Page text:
Paying for care: What happens to 21 year old family members with severe autism after graduating from high school? Part 2

It costs over $75,000 per year to serve one adult with autism and expenses can go as high as $200,000 per year per person.  If that isn’t scary, just read on.

Locating residential homes that are specifically for autism is challenging.  One of the best resources available for finding residential providers is The National Association of Residential Providers for Adults with Autism, hence NARPAA.  It has been created with the specific mission “to assure the availability of residential services and other supports for adults with autism throughout their lives.”  There are 28 member agencies that have been certified by the NARPAA.

These agencies are the “icing on the cake” in the world of residential autism services.

Providing life-long residential care for those with autism has been the personal mission of Dr. Ruth Sullivan.  She is a world renowned authority on autism, founded the National Autism Society and founded as well as acted as director of the Autism Services Center.   She wrote a Call to Action paper for NAARPA in 2001 about her concern with the lack of residential autism services (revised in 2007).  One of her concerns is echoed by Phil Blevin, Director of  Carolina Autism, is the lack of training of the people who are caring for individuals with autism.

Dr. Sullivan was one of the leading advocates for the Public Law 94-142 (the Education of All Handicapped Children Act, now known as the Individuals with Disabilities Education Act, or IDEA).  This law guarantees a public education to all children in the United States. Before its passage, individual school districts were allowed to choose whether they would educate a child with disabilities. The IDEA expressly directs public schools throughout the US to provide free and appropriate education to children with disabilities.  This educational promise includes occupational, speech and language and other therapies.

Sadly, a law was necessary to guarantee this.   Yet it seems we need more legal action to help because the daily hands-on special education services provided free by university trained public school teachers end upon the child graduates from high school.  Absolutely no services are mandated by the Federal Government for those children (now considered adults at age 21) with autism after they leave public school.

Often families are not prepared for this transition.  It is extremely important for parents and families of children with autism to search for residential options early because there are so few places for adults with autism.   Unfortunately those 28 NARRPA member centers each serve only 100 residents or less.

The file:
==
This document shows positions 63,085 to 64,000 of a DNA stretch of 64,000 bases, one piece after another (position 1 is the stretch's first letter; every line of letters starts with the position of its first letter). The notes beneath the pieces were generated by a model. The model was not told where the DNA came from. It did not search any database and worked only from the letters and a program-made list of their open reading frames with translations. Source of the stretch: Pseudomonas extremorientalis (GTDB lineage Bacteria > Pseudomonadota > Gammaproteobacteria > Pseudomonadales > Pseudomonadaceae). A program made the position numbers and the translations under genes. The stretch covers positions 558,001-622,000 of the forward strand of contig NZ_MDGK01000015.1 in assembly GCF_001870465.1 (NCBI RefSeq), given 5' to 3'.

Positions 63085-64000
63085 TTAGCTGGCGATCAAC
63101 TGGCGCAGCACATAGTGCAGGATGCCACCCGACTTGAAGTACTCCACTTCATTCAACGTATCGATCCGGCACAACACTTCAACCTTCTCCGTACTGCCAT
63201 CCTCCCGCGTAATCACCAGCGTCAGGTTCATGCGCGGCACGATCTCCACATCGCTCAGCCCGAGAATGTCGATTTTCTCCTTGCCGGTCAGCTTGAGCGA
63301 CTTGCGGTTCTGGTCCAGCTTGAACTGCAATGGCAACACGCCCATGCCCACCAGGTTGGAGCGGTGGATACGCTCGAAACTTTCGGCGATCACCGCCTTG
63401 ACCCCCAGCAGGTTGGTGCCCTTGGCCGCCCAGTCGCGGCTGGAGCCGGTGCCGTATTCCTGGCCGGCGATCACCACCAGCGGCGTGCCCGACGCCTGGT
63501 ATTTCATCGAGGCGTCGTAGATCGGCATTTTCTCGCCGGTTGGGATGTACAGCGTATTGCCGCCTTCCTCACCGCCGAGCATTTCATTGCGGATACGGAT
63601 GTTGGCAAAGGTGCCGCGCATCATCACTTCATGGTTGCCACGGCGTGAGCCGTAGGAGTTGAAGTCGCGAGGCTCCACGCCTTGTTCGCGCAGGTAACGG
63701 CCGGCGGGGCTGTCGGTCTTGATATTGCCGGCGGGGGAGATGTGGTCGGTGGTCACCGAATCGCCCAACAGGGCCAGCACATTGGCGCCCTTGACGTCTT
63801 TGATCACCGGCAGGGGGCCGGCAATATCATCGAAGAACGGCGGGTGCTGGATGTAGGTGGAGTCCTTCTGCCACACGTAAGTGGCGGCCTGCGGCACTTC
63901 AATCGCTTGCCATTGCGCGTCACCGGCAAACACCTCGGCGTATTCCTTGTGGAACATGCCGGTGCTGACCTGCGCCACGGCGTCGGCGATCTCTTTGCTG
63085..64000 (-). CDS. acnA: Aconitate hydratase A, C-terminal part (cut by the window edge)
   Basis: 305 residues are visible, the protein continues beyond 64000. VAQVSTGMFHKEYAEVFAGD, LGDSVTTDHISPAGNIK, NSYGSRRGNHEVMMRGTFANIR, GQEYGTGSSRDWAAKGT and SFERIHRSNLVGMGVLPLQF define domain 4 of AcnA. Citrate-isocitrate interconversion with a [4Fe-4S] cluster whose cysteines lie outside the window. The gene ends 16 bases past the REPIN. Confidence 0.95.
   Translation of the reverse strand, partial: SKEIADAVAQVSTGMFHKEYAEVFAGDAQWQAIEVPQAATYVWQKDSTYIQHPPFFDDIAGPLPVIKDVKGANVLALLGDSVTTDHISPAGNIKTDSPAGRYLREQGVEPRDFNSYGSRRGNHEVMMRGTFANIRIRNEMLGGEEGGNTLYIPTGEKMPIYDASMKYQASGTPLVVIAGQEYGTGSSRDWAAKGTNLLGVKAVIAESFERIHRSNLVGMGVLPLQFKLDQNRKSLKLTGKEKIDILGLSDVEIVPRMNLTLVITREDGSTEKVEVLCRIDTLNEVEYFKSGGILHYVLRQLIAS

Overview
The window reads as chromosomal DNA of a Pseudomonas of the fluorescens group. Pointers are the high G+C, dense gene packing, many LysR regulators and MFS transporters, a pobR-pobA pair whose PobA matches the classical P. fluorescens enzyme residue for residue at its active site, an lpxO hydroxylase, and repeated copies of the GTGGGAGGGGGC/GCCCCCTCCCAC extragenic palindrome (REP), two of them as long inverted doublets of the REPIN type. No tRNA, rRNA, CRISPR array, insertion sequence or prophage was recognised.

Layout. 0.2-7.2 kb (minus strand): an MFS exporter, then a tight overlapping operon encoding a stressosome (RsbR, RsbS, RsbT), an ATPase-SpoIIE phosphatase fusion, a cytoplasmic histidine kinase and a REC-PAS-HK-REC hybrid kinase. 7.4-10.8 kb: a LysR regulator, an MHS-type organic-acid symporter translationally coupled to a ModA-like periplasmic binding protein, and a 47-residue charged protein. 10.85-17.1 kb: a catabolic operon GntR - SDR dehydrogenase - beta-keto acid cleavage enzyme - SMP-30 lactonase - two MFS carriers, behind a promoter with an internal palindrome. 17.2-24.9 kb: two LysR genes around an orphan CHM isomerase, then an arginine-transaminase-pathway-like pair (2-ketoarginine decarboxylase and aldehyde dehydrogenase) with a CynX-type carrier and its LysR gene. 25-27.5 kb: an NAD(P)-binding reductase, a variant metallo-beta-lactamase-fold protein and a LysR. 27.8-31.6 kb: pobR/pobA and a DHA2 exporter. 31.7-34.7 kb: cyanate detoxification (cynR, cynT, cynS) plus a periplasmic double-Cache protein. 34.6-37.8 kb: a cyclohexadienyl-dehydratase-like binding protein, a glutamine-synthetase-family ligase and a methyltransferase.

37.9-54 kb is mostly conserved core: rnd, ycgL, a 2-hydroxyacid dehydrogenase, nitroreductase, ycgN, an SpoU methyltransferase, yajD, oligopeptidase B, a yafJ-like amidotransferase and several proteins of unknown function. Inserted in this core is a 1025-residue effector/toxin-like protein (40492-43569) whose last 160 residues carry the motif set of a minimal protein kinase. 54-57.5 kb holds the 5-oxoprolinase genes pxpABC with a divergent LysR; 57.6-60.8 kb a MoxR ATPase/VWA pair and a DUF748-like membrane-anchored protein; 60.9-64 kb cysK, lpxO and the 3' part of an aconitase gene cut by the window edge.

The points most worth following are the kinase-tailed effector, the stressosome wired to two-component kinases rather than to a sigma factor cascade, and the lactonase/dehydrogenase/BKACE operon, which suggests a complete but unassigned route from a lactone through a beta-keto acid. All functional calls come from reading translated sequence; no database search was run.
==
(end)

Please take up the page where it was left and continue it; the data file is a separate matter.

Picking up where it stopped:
Many of those who need residential care end up in group homes and centers that are not specific to autism.  And most group homes and other residential centers are not experienced with autism.  Although much has been accomplished in the science of behavioral management (one of the techniques favored by autism experts is Applied Behavioral Analysis).most center staffs are ignorant of successful ways of dealing with the unusual language, behavioral and social deficits of autism.  Unfortunately, these behaviors are likely to be dealt with in a punitive manner which often becomes severe, dangerous or even lethal.

After researching some of centers that accept people with autism, other issues were discovered.  For example, lifelong provision of services is also a key difference among facilities.  When first reviewing organizations, it was shocking to discover that some facilities require clients to work.  If they are too old or unable to work, they are not allowed to stay on in the community.

More on this issue in a later post…

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2 thoughts on “Paying for care: What happens to 21 year old family members with severe autism after graduating from high school? Part 2”

  1. This needs to get in front of business people. Since the care is expensive, it means there is money to be made by those who are prepared to act upon this need. People with money, and a heart for this population, could make a big difference (and make a good living while they’re at it.). Keep talking about it to everybody who will listen.

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